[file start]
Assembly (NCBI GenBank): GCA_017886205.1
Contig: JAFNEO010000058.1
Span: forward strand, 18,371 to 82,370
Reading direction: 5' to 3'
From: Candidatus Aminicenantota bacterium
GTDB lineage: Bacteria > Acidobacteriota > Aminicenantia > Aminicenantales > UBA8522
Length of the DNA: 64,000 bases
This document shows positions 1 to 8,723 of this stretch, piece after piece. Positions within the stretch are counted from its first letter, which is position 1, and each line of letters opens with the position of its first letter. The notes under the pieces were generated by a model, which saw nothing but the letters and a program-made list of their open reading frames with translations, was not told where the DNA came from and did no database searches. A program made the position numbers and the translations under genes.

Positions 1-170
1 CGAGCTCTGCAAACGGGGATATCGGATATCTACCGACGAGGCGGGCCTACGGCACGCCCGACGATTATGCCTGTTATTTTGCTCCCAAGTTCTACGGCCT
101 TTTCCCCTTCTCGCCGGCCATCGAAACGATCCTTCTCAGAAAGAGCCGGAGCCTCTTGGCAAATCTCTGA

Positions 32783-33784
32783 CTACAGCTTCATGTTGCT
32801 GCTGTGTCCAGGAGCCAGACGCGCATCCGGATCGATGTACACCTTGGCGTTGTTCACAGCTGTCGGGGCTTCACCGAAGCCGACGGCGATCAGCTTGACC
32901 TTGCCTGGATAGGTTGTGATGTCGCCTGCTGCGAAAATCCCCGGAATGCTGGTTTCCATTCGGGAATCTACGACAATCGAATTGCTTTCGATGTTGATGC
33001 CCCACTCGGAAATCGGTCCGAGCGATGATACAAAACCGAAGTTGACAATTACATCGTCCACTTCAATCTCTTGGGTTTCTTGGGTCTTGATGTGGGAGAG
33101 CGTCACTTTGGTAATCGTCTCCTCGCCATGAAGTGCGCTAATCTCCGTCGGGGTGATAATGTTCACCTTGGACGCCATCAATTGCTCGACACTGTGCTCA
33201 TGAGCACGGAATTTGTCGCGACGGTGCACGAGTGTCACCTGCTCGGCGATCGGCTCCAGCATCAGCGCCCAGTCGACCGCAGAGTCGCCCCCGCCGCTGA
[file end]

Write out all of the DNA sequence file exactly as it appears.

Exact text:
Assembly (NCBI GenBank): GCA_017886205.1
Contig: JAFNEO010000058.1
Span: forward strand, 18,371 to 82,370
Reading direction: 5' to 3'
From: Candidatus Aminicenantota bacterium
GTDB lineage: Bacteria > Acidobacteriota > Aminicenantia > Aminicenantales > UBA8522
Length of the DNA: 64,000 bases
This document shows positions 1 to 8,723 of this stretch, piece after piece. Positions within the stretch are counted from its first letter, which is position 1, and each line of letters opens with the position of its first letter. The notes under the pieces were generated by a model, which saw nothing but the letters and a program-made list of their open reading frames with translations, was not told where the DNA came from and did no database searches. A program made the position numbers and the translations under genes.

Positions 1-170
1 CGAGCTCTGCAAACGGGGATATCGGATATCTACCGACGAGGCGGGCCTACGGCACGCCCGACGATTATGCCTGTTATTTTGCTCCCAAGTTCTACGGCCT
101 TTTCCCCTTCTCGCCGGCCATCGAAACGATCCTTCTCAGAAAGAGCCGGAGCCTCTTGGCAAATCTCTGA

Positions 32783-33784
32783 CTACAGCTTCATGTTGCT
32801 GCTGTGTCCAGGAGCCAGACGCGCATCCGGATCGATGTACACCTTGGCGTTGTTCACAGCTGTCGGGGCTTCACCGAAGCCGACGGCGATCAGCTTGACC
32901 TTGCCTGGATAGGTTGTGATGTCGCCTGCTGCGAAAATCCCCGGAATGCTGGTTTCCATTCGGGAATCTACGACAATCGAATTGCTTTCGATGTTGATGC
33001 CCCACTCGGAAATCGGTCCGAGCGATGATACAAAACCGAAGTTGACAATTACATCGTCCACTTCAATCTCTTGGGTTTCTTGGGTCTTGATGTGGGAGAG
33101 CGTCACTTTGGTAATCGTCTCCTCGCCATGAAGTGCGCTAATCTCCGTCGGGGTGATAATGTTCACCTTGGACGCCATCAATTGCTCGACACTGTGCTCA
33201 TGAGCACGGAATTTGTCGCGACGGTGCACGAGTGTCACCTGCTCGGCGATCGGCTCCAGCATCAGCGCCCAGTCGACCGCAGAGTCGCCCCCGCCGCTGA